With growth expected to remain somewhat above potential in 2017, we expect the unemployment rate to be around 4½ percent by the end of the year, which is below our estimate of the unemployment rate associated with stable inflation (4¾ percent). The unemployment rate decline is expected to be attenuated by a gradual increase of the labor force participation rate. Underlying inflation, as measured by the core PCE deflator, should move gradually higher. With relatively stable energy prices, we expect total PCE deflator inflation to reach and possibly slightly exceed the FOMC’s longer-run objective of 2 percent.
For 2018, we expect real GDP growth to be close to our estimate of potential growth as financial conditions continue to tighten. The unemployment rate and the labor force participation rate are expected to be roughly stable over the year, with productivity growth gradually moving up to its long-term trend of 1 ¼ percent to 1½ percent (on a nonfarm business sector basis). Inflation is expected to be slightly above 2 percent: the overshoot is anticipated to be small owing to well-anchored inflation expectations.
Comparison to the Blue Chip Forecast
Next, we compare the FRBNY staff forecast to the consensus forecast from the April Blue Chip Economic Indicators, published on April 10. The staff forecast for real GDP growth is below the Blue Chip consensus forecast for both 2017 and 2018, with the difference being larger in the latter year. For real consumer spending, both forecasts expect similar growth in 2017, but the Blue Chip consensus expects stronger growth in 2018 than does the staff forecast. One potential explanation for the differences in the real GDP and real PCE projections is that roughly half of the respondents to the Blue Chip survey expect corporate and individual tax cuts at some point over the forecast horizon while the staff forecast has not yet incorporated any fiscal stimulus. In part because of weaker GDP growth, the FRBNY staff forecast projects a somewhat higher path for the unemployment rate than the Blue Chip consensus, particularly in 2018.
The Blue Chip consensus provides a projection of consumer price inflation as measured by the consumer price index (CPI), but not the PCE deflator or the core PCE deflator. The Blue Chip consensus forecast for CPI inflation is 2.4 percent in 2017 and 2.3 percent in 2018. The FRBNY staff projections for total PCE deflator inflation are 1.8 percent in 2017 and 2.1 percent in 2018. Given the typical divergence between CPI and PCE inflation, the Blue Chip consensus and staff forecasts for inflation appear similar.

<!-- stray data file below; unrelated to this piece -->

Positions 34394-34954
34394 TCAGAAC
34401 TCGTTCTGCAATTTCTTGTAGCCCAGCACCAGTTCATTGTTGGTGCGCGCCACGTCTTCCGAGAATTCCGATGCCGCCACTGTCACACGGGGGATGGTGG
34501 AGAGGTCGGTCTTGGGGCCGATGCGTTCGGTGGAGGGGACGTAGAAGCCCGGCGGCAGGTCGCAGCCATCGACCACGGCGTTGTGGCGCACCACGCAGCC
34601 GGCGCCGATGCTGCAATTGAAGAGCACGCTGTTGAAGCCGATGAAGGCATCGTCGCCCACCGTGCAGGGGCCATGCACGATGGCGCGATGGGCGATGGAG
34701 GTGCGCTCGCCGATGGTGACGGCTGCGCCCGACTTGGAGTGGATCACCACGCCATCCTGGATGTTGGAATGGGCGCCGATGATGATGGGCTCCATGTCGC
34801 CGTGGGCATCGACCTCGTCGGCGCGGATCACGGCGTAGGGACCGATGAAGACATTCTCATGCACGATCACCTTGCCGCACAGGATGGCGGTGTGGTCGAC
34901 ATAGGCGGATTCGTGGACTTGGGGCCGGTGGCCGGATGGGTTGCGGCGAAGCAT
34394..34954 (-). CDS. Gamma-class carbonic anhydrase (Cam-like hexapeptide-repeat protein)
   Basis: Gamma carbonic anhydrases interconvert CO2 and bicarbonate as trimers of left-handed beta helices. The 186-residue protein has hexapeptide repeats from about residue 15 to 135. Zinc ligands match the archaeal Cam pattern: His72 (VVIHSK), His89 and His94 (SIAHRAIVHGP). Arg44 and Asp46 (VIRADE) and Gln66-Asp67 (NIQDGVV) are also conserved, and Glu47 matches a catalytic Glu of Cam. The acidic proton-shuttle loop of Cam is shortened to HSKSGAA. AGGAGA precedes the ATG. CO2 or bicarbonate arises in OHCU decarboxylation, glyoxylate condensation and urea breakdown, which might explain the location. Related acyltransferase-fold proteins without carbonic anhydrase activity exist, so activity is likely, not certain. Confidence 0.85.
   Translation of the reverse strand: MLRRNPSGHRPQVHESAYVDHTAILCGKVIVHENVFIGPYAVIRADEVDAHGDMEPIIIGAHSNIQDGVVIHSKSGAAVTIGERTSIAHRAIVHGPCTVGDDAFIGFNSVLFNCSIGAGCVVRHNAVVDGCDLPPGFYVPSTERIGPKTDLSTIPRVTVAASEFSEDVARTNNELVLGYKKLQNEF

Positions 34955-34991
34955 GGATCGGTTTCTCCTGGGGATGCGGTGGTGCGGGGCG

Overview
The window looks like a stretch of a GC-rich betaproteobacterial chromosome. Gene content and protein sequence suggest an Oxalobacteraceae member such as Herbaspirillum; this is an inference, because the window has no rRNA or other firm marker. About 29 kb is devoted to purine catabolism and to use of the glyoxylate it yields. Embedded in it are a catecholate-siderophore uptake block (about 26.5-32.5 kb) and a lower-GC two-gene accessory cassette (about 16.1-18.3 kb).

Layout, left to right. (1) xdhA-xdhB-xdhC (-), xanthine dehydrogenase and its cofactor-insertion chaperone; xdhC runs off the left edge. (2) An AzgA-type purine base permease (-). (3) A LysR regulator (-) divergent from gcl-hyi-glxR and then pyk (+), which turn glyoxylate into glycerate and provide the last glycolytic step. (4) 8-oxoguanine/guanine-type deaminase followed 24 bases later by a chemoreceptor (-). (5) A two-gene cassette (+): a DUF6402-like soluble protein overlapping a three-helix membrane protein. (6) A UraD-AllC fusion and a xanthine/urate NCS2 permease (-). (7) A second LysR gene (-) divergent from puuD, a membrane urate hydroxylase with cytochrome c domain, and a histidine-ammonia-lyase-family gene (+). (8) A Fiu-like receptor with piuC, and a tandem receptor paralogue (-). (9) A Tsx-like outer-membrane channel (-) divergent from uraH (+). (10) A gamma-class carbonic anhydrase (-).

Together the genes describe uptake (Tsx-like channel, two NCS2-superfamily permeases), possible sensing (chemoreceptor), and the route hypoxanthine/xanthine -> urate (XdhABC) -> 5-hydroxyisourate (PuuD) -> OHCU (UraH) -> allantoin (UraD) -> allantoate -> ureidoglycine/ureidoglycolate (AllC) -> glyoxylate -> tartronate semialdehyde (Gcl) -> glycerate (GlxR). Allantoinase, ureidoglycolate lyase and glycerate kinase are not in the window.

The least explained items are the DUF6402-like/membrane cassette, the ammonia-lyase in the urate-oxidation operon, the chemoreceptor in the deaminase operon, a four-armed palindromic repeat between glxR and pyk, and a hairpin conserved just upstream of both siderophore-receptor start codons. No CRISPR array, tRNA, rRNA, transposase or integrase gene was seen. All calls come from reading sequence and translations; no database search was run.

Risks to Staff Forecast
An important part of the staff analysis of the economic outlook is the assessment of the risks to the forecast. The staff sees the risks to our projection for real growth as roughly balanced. A significant upside risk is the possibility of a fiscal package of tax cuts and infrastructure spending being enacted later this year or in early 2018. A key downside risk is that policy uncertainty and geopolitical risks remain unresolved for an extended period, ultimately leading businesses and consumers to pull back on spending.
For inflation, the risks are also roughly balanced. An important upside risk also is fiscal stimulus, which in the near term is likely to boost demand more than supply when the economy is already at or near full employment, pushing up prices. An important downside risk is that financial conditions tighten more than expected, resulting in a significant disappointment in the growth outlook that slows inflation and depresses inflation expectations.
The views expressed in this post, and in each of the presentations, are those of the authors and do not necessarily reflect the position of the Federal Reserve Bank of New York or the Federal Reserve System. Any errors or omissions are the responsibility of the authors.
Jonathan McCarthy is a vice president in the Federal Reserve Bank of New York’s Research and Statistics Group.
Richard Peach is a senior vice president in the Bank’s Research and Statistics Group.
Robert Rich is an assistant vice president in the Bank’s Research and Statistics Group.
How to cite this blog post:
Jonathan McCarthy, Richard Peach, and Robert Rich, “Just Released: The New York Fed Staff Forecast—April 2017,” Federal Reserve Bank of New York Liberty Street Economics (blog), April 21, 2017, http://libertystreeteconomics.newyorkfed.org/2017/04/just-released-the-new-york-fed-staff-forecast-april-2017.html.